Selzer paints a thought-provoking portrait of Holmes, showing the many and varied versions of himself played out by the killer over the span of a relatively short life. While he was plainly a crafty individual, Holmes does not fit the usual criteria of serial killer and may have simply knocked off people who got in the way of his plans, rather than killing from a psychological or sadistic motivation. Nevertheless, some of his victims – such as the slaughter of several members of the Pitezel family – demonstrate a distinct lack of feeling for his fellow human beings.
A fascinating and well-researched book that will no-doubt sell in shed-loads when the forthcoming Martin Scorsese/Leo DiCaprio movie (The Devil in the White City) is released.
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Classic Agatha Christie mystery
When a young woman recounts a series of apparent mishaps, Hercule Poirot, holidaying in Cornwall, is intrigued. Along with his friend Hastings, he sets out to investigate what he believes to be a threat to the woman’s life. But how do you solve a murder that hasn’t been committed?
I read a great many Agatha Christie novels in my teenage years, but the plots of most of them have vanished from my memory, so it may be that I’ve read this one before. First published in 1932, this is the sixth of the Poirot books and features Captain Hastings and Chief Inspector Japp, who add to the fun.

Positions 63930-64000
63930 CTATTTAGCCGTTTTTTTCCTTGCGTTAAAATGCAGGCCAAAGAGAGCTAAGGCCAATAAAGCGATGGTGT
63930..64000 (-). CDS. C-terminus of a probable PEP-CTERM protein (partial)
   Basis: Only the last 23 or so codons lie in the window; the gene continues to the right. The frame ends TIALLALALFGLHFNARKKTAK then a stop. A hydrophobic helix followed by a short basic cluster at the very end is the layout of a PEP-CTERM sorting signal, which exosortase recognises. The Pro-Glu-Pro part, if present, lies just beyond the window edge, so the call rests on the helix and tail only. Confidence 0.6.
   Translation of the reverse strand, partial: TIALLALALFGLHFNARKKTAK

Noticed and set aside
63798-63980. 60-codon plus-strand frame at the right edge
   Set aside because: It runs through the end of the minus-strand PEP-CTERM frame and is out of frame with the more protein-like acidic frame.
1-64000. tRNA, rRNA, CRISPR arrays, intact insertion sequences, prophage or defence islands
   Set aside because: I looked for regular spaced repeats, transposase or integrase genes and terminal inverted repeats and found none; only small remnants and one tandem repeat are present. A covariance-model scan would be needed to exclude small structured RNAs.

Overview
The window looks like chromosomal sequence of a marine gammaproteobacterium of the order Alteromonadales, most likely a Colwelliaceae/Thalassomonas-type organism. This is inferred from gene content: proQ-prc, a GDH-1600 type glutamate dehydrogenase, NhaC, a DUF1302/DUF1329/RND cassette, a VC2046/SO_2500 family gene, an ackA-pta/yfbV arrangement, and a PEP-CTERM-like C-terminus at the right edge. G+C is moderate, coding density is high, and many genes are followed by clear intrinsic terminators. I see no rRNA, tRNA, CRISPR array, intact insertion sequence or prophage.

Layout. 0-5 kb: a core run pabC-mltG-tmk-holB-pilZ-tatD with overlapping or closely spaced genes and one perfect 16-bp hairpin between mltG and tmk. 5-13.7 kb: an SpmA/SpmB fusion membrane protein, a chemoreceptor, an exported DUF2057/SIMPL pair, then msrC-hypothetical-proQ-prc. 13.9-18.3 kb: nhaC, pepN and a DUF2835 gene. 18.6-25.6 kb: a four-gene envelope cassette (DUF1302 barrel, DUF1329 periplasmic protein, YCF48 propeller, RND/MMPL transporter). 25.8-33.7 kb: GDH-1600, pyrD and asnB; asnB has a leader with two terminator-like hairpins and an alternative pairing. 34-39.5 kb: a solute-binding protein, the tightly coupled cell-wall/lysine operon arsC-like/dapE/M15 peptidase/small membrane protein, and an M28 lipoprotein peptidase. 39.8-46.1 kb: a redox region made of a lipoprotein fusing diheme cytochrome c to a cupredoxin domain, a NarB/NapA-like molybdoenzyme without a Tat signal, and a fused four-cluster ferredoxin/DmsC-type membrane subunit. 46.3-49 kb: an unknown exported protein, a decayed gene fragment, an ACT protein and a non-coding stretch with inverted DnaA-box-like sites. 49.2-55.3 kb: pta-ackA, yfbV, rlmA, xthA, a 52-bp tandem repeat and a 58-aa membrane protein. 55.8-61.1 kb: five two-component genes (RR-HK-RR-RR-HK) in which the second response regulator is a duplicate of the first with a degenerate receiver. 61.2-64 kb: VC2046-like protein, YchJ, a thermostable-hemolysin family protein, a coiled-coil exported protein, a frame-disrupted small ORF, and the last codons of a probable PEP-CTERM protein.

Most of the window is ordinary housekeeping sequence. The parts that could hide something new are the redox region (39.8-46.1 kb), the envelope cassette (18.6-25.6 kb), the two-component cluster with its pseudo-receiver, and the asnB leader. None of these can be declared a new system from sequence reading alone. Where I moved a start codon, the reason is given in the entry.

My memories of Christie’s writing are tarred with the idea that I stopped reading her books due to boredom (with plots, characters etc), so I wasn’t expecting too much with this one. As it turns out, I was pleasantly surprised. The writing is generally clever and witty (especially Poirot’s dialogue) and, though I did get a bit confused towards the end, it was an entertaining story that kept me guessing.
The audiobook is read by the lovely Hugh Fraser, who brings out the humour of Christie’s writing (and also played Hastings in 43 episodes the Poirot TV series).
A clever and witty story
London, 1587. A new play entitled Tamburlaine opens at the Rose Theatre, but when a member of the audience is murdered, young actor Will Shakespeare is the prime suspect and is thrown into jail. Playwright and part-time spy, Kit Marlowe, knows his friend is innocent and sets out to investigate. But when another body turns up, it seems the mystery is not a simple one.
This is the first time I’ve delved into MJ Trow’s massive oeuvre, which includes several book series (Lestrade, Maxwell, Marlowe etc). In this adventure, he spins an absorbing tale of murder, spies and money-lending. Having said that, while he paints a generally authentic picture of the times, the people and the minutiae of everyday life, his use of more modern language and modern expressions did occasionally jar with me.
For lovers of truly historic murder mysteries, it’s a clever and witty story that adds yet more layers to the legend that was Christopher Marlowe.
Classic science fiction
One of the earliest works of science fiction, Jules Verne creates a fantastical subterranean world in this classic adventure. Along with his nephew Axel and Danish eiderdown hunter, Hans, eccentric Professor Lidenbrock, charts a course to the planet's core, with only the occasional clue left by sixteenth-century explorer Arne Saknussemm to guide him.
The audiobook is narrated by that master of silver-tonguery, Tim Curry, whose variety of accents are by turns hilarious and impressive. The language does occasionally get a little over-technical, particularly when the Professor is explaining his theories, but otherwise it’s a rollicking good tale that shows off Verne’s fantastic imagination (the book was first published in 1864).
Classic sci-fi at its best.